It feels really good to not have to worry about planning a reception. Especially since people have been looking at our pictures and making comments like, “Jameelah looks like a princess! She was glowing! And…you…you looked…well, your suit totally matched her dress …” Still, life is good. Our indoor basil is doing well, the Farmer’s market will open soon, I have thirty pounds of chocolate left over from our candy bar, and except for the thousands of tiny ants that are infesting all the units at our condo, and our dishwasher being broken, things are swell. I even feel like I’m starting to get my sense of humor back. “Knock knock…who’s there…The Tea Party sucks.” See?
Anyway, on a different topic, in two weeks, the International Examiner, the newspaper for which I write, will be hosting our annual dinner to recognize unsung local heroes. If you are like me, you dream about standing up there on stage, sharply dressed, holding a tasteful shiny asymmetrical crystal trophy or plaque with your name on it. Months of lobbying my boss, the Editor in Chief, however, have been futile, and if a Groupon voucher for a 60-minute massage does not convince her that I deserve a plaque for being an unsung hero, I don’t know what will. Apparently it’s going to someone named Mary Nguyen. Allegedly she has been a labor community organizer who is also working to counter human trafficking. And what, does the Tea Party just make fun of itself? Of course not; we humor writers provide an important service and should be recognized.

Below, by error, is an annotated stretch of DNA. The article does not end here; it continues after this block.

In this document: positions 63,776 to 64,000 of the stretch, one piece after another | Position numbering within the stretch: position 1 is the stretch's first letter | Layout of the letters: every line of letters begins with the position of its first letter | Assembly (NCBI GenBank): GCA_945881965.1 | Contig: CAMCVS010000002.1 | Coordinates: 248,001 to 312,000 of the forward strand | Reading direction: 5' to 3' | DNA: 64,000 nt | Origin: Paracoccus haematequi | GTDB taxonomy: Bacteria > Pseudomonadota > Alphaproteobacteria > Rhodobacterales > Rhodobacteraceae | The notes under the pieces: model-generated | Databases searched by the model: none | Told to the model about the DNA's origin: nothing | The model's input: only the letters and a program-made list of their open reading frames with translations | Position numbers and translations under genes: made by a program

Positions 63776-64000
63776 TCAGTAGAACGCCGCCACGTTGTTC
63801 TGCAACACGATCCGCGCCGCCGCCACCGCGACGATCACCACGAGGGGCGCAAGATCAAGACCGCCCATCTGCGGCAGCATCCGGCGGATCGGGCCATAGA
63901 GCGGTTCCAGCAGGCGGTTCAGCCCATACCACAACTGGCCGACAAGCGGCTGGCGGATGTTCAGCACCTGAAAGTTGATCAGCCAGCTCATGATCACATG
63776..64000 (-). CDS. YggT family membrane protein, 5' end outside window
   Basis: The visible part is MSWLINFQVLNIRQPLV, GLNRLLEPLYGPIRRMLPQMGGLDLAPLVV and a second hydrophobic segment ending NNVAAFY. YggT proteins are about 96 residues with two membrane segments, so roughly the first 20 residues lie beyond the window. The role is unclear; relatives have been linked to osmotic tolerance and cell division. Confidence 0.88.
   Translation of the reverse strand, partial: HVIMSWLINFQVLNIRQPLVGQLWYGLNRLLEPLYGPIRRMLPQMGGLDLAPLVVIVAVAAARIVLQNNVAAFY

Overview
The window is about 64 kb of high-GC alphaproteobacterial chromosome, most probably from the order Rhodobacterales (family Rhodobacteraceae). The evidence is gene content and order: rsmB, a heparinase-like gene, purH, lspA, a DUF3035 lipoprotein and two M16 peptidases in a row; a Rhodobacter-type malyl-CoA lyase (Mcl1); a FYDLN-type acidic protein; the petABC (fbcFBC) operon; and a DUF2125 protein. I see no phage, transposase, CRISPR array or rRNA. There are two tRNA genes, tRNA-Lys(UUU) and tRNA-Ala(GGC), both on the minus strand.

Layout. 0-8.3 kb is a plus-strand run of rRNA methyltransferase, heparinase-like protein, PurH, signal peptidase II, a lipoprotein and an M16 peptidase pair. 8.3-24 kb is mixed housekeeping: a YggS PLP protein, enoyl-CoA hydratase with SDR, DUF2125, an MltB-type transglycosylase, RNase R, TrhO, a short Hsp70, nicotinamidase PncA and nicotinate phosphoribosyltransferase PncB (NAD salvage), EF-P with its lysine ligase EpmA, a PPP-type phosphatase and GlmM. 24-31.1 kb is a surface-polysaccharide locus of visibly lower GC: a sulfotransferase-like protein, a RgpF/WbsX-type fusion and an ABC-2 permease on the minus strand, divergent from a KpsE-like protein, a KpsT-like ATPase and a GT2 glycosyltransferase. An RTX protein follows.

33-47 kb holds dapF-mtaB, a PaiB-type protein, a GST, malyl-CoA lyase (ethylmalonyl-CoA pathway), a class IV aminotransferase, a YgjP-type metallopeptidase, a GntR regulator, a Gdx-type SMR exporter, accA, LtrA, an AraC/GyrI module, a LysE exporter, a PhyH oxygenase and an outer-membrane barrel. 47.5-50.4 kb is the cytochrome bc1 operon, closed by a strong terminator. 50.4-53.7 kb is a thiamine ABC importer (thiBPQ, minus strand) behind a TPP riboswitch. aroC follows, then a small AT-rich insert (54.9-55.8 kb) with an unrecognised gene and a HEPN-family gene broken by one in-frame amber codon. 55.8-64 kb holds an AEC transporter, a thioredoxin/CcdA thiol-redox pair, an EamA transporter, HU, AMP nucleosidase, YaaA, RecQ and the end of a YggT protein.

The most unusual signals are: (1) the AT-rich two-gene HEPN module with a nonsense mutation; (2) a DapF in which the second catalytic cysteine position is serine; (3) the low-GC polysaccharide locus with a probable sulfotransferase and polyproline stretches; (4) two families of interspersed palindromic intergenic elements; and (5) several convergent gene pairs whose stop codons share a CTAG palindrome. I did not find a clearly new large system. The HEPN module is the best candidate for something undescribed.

After Googling the past plaque winnders, however, I realize there are distinct patterns to their rise to glory. I present them here, so that you too can be a local hero and get a plaque.
First, join a crapload of committees. The average person spends about 3 years of their lives in the bathroom. Well, community heroes spend approximately 12 years just in meetings alone and only 6 months in the bathroom. These meetings are very important, but most of the time they last forever and there are usually not even any snacks. And yet, these heroes tirelessly join these committees to help solve society’s problems, sometimes dealing with all manners of idiots. So the more committees you join, the higher your chances are of being considered a local hero.
Second, “follow-through.” It’s when you say you would do something, and then, instead of taking a nap or watching reruns of The Mentalist, you actually do it!
Third, local heroes tend to have a paradoxically depressing yet hopeful vision for an ideal world, and, unlike for the rest of us, it doesn’t include robots. When asked why they do the things they do, they say stuff about how it’s all of us working together, and not robots, who will solve global problems like climate change, educational disparities, M. Night Shyamalan movies, etc.
Fourth, have or feign humility. When cornered with an award, local heroes deflect onto others, assigning credit to their mentors, their family, teachers, luck, the mailman, etc. So try to be humble. When given credit, let’s say for organizing a neighborhood cleanup day, say something like, “Oh no, I am a total idiot. I hate myself. Sometimes I try to build a time machine to go back to the past and prevent my own birth.” That sort of humility will certainly be appreciated.
I also noticed that local heroes are usually dirt poor, working in high-stress jobs that pay little: teachers, social workers, DJ’s. They tend to drive crappy, beat-up cars and shop at outlet stores where they can buy clothing by the pound. In their spare time, they watch movies and read stuff that most of us don’t know or would just rather not think about, such as “2010 Report on Global Access to Clean Drinking Water.” To increase your chance of getting a plaque, say something like, “I read in Time magazine that some absorbent mushrooms may be the solution to oil spills.” Then, when asked to elaborate, just say, “Oh no, I don’t want to dominate the conversation. How is your day going?” Now you seem both knowledgeable and humble.
There you go, just follow the above tips, and within two years, someone will give you a plaque. You are more than welcome. Remember to mention me when you’re making a speech.